Carbon farming economics stack up on sheep and beef land
Friday 19 Aug 2022This last week I spent two days in Rotorua at the New Zealand carbon-forestry conference, Carbon Forestry 2022, where I was also one of the speakers. Both I and others presented perspectives on the path ahead for this new industry. There were close to 300 attendees plus an international online audience.
Although there was diversity of perspective as to how the industry might develop, I sensed no doubt that we all saw ourselves as being involved in something big that, one way or another, is transformational for New Zealand.
Most of the attendees were either forestry people already in the business, or alternatively service-industry people who either are already or in future want to be part of this new industry. There were also some Government and Climate Change Commission people there to help explain the current regulatory framework.
However, there were not many farmers at the conference, apart from those who were already in the business of carbon farming, and doing rather well, I might add. For me, the value of a conference like this is not only to hear the formal presentations, but to talk informally to a diverse range of industry people. That is how I can learn from those on the ground whether there is some key factor that I might have missed.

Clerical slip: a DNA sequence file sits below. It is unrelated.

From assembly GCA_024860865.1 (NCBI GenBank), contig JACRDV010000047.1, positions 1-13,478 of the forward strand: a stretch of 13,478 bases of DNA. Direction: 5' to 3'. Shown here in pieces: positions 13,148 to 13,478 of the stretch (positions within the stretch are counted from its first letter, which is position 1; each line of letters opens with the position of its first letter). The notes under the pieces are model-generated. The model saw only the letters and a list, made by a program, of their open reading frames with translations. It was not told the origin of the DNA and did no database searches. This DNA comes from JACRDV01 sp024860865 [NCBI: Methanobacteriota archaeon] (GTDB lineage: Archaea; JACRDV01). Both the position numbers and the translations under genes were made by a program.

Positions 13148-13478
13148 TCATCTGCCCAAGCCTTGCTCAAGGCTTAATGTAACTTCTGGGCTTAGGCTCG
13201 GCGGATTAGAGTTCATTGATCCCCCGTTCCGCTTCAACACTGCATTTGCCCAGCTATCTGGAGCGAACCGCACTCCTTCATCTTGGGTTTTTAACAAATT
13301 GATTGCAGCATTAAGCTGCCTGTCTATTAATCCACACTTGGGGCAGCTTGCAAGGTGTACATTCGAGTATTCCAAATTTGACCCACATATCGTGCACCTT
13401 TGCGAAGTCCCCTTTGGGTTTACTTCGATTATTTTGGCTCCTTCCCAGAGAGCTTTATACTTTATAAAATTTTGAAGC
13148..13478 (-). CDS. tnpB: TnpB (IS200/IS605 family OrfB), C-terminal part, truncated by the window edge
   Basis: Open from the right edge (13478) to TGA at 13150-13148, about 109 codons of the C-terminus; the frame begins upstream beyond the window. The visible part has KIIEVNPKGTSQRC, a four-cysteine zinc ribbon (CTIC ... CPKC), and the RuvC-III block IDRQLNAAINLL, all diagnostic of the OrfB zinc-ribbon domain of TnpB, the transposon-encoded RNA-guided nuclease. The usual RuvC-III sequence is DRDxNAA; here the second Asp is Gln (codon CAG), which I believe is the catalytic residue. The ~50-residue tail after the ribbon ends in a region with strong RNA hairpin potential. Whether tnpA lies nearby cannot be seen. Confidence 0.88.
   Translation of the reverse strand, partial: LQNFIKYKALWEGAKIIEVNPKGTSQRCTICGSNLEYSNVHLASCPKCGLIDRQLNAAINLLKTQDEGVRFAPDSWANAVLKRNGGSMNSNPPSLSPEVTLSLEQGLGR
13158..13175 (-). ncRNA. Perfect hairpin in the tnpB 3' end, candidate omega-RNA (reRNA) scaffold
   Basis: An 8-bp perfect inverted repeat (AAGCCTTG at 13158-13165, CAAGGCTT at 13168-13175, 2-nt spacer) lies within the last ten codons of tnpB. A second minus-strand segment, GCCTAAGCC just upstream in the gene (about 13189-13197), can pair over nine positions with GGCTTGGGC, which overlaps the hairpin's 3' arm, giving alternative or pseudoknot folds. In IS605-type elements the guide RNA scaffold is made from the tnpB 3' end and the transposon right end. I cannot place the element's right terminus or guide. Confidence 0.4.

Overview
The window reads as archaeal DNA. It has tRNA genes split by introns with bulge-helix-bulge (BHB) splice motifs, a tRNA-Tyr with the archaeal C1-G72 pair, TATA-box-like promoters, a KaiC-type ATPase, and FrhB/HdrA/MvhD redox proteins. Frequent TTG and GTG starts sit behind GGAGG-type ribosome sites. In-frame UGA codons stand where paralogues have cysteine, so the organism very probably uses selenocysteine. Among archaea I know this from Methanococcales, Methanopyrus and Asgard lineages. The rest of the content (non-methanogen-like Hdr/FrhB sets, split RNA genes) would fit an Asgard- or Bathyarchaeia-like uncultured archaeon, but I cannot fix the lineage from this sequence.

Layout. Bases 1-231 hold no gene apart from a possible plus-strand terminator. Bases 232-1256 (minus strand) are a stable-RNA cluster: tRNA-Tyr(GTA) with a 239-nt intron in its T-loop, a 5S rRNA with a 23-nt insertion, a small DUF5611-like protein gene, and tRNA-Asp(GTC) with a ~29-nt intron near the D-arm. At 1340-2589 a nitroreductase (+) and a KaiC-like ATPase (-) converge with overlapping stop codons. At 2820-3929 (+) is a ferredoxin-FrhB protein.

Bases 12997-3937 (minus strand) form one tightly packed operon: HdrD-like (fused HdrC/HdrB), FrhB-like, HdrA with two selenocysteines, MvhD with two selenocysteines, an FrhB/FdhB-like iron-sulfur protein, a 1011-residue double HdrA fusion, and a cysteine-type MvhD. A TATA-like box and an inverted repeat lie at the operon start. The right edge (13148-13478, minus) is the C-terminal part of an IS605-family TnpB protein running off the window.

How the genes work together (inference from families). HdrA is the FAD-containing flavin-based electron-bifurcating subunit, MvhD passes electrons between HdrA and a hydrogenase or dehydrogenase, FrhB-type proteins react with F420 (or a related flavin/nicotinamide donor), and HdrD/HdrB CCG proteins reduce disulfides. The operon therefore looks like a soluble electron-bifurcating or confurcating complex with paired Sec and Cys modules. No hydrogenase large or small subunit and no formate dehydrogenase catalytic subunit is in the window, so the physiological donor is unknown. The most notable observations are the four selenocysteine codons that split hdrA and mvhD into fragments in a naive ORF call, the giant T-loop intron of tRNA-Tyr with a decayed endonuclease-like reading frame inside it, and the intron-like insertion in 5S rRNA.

There was nothing there that made me change my views in any significant way, but there was information that helped further enrich what I have been learning in recent times about this fascinating industry.
One of the foundation points of my own address was that, if simple economics from a land-owner perspective is the criterion, then the answer is also very simple. On the sheep and beef lands of New Zealand there is nothing that can touch the economics of carbon framing.
Keith Woodford was Professor of Farm Management and Agribusiness at Lincoln University for 15 years through to 2015. He is now Principal Consultant at AgriFood Systems Ltd.
Source: Keith Woodford
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